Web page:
Gastric bypass surgery, just like any other surgeries, has some risks associated with it. This surgery is one of the many Bariatric surgical procedures that can help people who are morbidly obese to lose some of the extra weight. This extra weight can range from a hundred pounds or more than their normal body weight. Having morbid obesity has many risks of developing various life threatening diseases. The Gastric bypass surgery may prevent these diseases from developing once the patient has shed some of their weight but the journey after the procedure is probably the toughest part of the recovery stage. This is because of the risks associated with the Gastric bypass surgery.
One of the possible risks with Gastric bypass surgery is mortality or death. The statistics show that there is bound to be one death in about 200 to 300 surgeries. The death risk depends on age, the general health of the patient, and other medical conditions such as the degree of obesity, heart disease, obstructive sleep apnea, diabetes mellitus, and even the history of prior pulmonary embolism. Mortality can also be affected by the level of experience of the surgeon performing the procedure. If the surgeon has little experience or no experience, performing the surgery with laparoscopy increases the risk of the patient for mortality.
Another risk most commonly observed is blood clotting in the patient's legs. They usually occur in very overweight people and these clotting of blood can be very dangerous. If they travel to the lungs and clog up the lung's arteries, it will cause pulmonary embolism. This is a serious condition that can damage lung tissues and can even lead to death. Smoking increases the risk of blood clotting that's why patients who happen to be smokers are often advised to quit smoking before Gastric bypass surgery is performed.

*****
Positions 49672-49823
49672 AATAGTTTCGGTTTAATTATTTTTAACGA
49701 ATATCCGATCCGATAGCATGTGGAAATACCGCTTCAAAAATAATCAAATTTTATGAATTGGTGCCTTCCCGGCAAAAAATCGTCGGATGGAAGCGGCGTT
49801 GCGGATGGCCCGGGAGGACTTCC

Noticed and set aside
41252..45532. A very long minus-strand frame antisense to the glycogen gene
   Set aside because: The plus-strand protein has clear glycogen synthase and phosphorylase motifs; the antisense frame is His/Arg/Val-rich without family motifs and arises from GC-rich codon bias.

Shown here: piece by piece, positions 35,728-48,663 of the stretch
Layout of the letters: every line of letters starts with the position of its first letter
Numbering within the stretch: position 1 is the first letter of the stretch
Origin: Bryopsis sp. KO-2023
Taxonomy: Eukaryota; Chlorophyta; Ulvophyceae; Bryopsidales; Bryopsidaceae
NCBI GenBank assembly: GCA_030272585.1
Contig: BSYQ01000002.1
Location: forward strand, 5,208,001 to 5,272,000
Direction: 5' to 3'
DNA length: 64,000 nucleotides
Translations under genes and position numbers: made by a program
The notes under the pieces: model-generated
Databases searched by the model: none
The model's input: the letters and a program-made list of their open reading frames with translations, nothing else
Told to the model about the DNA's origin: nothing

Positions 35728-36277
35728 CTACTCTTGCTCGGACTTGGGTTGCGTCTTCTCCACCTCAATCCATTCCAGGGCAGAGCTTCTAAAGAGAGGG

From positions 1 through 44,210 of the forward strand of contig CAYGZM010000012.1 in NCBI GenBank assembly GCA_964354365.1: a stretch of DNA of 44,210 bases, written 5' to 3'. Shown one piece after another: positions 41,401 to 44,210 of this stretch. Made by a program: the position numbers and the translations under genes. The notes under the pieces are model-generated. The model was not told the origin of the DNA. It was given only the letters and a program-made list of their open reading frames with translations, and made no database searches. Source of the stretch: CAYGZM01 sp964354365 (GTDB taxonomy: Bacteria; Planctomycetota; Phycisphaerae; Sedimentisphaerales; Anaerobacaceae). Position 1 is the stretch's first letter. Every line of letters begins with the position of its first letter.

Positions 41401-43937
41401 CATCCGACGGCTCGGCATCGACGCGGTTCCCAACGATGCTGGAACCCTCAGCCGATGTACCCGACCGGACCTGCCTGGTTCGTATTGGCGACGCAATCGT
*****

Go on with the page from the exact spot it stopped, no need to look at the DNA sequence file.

Gastric bypass surgery risks also involve a possible leaking at one of the staple lines placed in the stomach. This is a postoperative risk but it can be treated with antibiotics. Some cases may heal in time but in others having serious leaking problem will have the need for an emergency surgery.
Incision hernia is a weakness in the incision of the procedure. This is one of the risks that are most likely to occur in patients who had an open procedure instead of laparoscopic procedure of the Gastric bypass surgery. This can be remedied by surgical repair depending on the severity of the symptoms and the extent of the hernia. The opening between the stomach and the small intestine may also narrow. This is often rare but it can be treated either by corrective surgery or by dilating the narrowed opening using a tube which is passed through the mouth.
Another risk associated with Gastric bypass surgery is the bleeding syndrome, a condition where stomach contents move too quickly through the small intestine. This causes nausea, vomiting, diarrhea, dizziness, and sweating. This is one reason why patients are advised to eat slowly and chew their food longer before swallowing. Other potential risks involved in the post operative procedure are malnutrition, dehydration, development of gallstones and kidney stones, bleeding stomach ulcer, intolerance to certain foods, and even hypoglycemia.